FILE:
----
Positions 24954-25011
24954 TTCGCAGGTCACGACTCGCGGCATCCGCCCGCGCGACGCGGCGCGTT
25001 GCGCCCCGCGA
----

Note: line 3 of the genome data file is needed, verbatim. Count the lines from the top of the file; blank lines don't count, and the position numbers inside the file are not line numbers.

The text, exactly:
25001 GCGCCCCGCGA